Sound — 2
This could have been great! But mostly consisting of note for note clones of the originals, "The Art of McCartney" largely seems like a missed opportunity - a waste of talent, time and travail.
At first, it doesn't sound like such a bad idea: performers paying tribute to one of the most prolific, influential and successful artists in the world of pop: Paul McCartney who, over more than 50 years, has created an impressive catalogue of songs with The Beatles, Wings and as a solo artist. As a McCartney fan I was expecting exciting or at least interesting re-interpretations of these songs by artists in their own right. Aren't there some great cover versions of McCartney songs around? Some of my favourites are by Earth, Wind & Fire, Billy Paul, Joe Cocker, Duane Eddy, Jeff Beck, Elton John, Linus of Hollywood, The Everly Brothers, Johnny Cash, Paul Weller, Phil Collins and Stevie Wonder among others (none of them contained on this album, though).
Lyrics — 2
But instead of giving the artists the possibility of making these songs one of their own, most of this album simply consists of carbon copies of the originals with a new singer - it almost feels like a karaoke night. More than half of the artists on this compilation did not care enough to even bring their own musicians or waste a single thought on how they could do something special with the songs. They simply sang over a playback provided by McCartney's live band. These crafted musicians know the songs inside out and are used to copy the originals note by note (even the solos!) - and that's exactly what they do here, too. But what might work well in a live show doesn't work on a record: the keyboard brass and strings, the sampled pianos - they just sound cheap and without McCartney himself it all falls flat. There's no soul, no vigor, no relevance - Steve Miller did not even play guitar on his "Junior's Farm" - what is the point?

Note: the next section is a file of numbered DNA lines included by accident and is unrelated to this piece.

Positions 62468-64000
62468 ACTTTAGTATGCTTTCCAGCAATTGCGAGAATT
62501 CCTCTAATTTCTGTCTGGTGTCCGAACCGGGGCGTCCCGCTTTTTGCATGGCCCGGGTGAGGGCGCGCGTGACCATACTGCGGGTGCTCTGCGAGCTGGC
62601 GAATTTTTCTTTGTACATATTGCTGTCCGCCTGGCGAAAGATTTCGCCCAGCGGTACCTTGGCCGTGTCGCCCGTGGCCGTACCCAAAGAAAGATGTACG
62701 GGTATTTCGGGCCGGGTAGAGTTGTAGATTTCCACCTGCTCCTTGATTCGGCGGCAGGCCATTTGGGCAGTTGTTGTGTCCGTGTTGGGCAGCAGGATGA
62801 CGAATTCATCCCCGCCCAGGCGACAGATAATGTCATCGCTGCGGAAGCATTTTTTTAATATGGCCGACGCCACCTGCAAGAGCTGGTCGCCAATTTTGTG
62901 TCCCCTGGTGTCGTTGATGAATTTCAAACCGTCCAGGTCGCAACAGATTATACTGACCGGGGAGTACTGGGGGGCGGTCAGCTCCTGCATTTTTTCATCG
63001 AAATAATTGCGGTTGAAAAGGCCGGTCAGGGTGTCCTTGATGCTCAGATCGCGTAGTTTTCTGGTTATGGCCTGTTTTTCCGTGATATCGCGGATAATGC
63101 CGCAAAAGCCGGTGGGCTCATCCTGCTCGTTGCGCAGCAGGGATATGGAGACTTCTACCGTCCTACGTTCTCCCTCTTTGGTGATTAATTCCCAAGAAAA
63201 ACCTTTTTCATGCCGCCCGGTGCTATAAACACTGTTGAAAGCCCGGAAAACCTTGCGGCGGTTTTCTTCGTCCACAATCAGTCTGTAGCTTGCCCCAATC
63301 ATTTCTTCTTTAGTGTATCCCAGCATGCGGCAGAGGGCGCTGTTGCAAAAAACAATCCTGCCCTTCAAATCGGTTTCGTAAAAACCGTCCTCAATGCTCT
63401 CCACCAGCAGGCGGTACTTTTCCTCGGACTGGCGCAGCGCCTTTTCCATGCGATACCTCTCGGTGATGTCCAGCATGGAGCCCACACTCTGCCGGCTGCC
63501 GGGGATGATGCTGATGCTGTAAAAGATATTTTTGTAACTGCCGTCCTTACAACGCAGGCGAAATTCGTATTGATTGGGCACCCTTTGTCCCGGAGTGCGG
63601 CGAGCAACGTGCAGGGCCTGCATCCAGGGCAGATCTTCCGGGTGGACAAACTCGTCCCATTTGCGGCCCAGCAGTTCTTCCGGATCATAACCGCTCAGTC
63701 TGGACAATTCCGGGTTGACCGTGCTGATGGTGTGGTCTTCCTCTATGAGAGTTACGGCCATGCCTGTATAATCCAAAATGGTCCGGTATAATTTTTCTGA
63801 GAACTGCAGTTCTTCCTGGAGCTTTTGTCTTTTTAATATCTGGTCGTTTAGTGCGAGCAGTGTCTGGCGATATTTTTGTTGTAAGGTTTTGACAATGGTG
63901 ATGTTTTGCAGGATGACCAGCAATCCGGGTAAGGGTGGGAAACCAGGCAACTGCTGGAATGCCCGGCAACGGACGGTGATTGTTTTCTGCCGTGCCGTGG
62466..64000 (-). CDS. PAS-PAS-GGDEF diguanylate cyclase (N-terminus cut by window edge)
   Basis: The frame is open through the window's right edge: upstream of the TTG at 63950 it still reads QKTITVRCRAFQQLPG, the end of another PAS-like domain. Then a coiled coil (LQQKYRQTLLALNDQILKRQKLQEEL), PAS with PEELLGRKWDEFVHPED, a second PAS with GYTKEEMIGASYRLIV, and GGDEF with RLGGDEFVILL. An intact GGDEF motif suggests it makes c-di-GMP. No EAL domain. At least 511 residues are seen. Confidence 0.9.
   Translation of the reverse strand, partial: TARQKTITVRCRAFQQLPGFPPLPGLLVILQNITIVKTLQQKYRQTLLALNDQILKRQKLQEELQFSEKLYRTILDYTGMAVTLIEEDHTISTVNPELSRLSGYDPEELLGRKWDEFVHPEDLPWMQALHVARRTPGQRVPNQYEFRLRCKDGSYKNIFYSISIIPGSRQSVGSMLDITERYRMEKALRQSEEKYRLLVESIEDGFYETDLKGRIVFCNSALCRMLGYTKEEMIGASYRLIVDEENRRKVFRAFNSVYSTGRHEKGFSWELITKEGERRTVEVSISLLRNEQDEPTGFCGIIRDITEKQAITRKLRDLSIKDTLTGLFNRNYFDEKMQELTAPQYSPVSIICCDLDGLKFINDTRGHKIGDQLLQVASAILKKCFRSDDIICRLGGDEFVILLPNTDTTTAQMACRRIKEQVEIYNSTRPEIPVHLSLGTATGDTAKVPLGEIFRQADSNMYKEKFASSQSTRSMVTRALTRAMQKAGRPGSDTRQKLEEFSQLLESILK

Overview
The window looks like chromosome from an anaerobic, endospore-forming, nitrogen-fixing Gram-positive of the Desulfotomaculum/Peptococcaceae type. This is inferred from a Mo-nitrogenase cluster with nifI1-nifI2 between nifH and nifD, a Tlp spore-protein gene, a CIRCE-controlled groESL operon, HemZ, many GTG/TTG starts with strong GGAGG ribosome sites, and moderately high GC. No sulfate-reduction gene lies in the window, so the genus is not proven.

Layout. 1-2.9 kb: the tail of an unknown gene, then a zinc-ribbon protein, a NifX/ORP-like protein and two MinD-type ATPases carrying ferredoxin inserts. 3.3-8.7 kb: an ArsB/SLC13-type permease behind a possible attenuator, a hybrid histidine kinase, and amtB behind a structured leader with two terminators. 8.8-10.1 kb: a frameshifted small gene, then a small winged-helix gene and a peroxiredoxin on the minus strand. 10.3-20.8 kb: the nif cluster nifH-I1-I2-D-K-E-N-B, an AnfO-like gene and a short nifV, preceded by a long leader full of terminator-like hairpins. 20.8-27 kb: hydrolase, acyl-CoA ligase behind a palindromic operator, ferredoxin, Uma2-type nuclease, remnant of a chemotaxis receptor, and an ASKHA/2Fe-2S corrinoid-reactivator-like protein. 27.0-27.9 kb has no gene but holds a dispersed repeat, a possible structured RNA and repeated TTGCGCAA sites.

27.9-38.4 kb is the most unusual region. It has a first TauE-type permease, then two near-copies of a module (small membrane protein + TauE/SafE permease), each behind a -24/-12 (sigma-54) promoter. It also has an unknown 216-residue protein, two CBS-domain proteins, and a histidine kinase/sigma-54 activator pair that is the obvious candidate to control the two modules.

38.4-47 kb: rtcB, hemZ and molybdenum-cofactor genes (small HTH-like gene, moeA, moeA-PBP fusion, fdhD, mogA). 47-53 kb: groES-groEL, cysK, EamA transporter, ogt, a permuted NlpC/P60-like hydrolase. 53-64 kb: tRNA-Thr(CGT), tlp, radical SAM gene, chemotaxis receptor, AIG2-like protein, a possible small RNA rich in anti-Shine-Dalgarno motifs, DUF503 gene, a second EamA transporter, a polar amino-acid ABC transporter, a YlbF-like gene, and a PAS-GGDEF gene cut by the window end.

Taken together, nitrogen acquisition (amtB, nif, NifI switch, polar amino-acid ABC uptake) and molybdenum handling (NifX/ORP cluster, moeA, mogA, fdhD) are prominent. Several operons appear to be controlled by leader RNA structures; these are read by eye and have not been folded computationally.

Overall Impression — 2
Not that it wouldn't have been possible - which brings me to the positive part of this review: there are some tracks here that actually make sense! The Airborne Toxic Event deliver a beautiful acoustic version of "No More Lonely Nights," there is an energetic reggae take on "Come and Get It" by Toots Hibbert (with a little help from his friends Sly Dunbar and Robbie Shakespeare) and "On the Way" - even though it is a little predictable, as it is a blues song anyway - nonetheless gets an absolutely convincing treatment by B.B. King. Jeff Lynne has given the obscure "Junk" his own spin with some pleasing harmonies, Def Leppard's "Helen Wheels" stomps along gorgeously featuring dazzing guitar work and Bob Dylan's voice rasps away at "Things We Said Today," impressing this reviewer favourably.
But some rare surprises and halfway decent efforts do not save this stillborn project. The majority of this album of 36 (!) tracks comes across as absolutely bland and tedious. I wonder why McCartney, being the control freak that he is, didn't push the producer to make this effort worthwhile.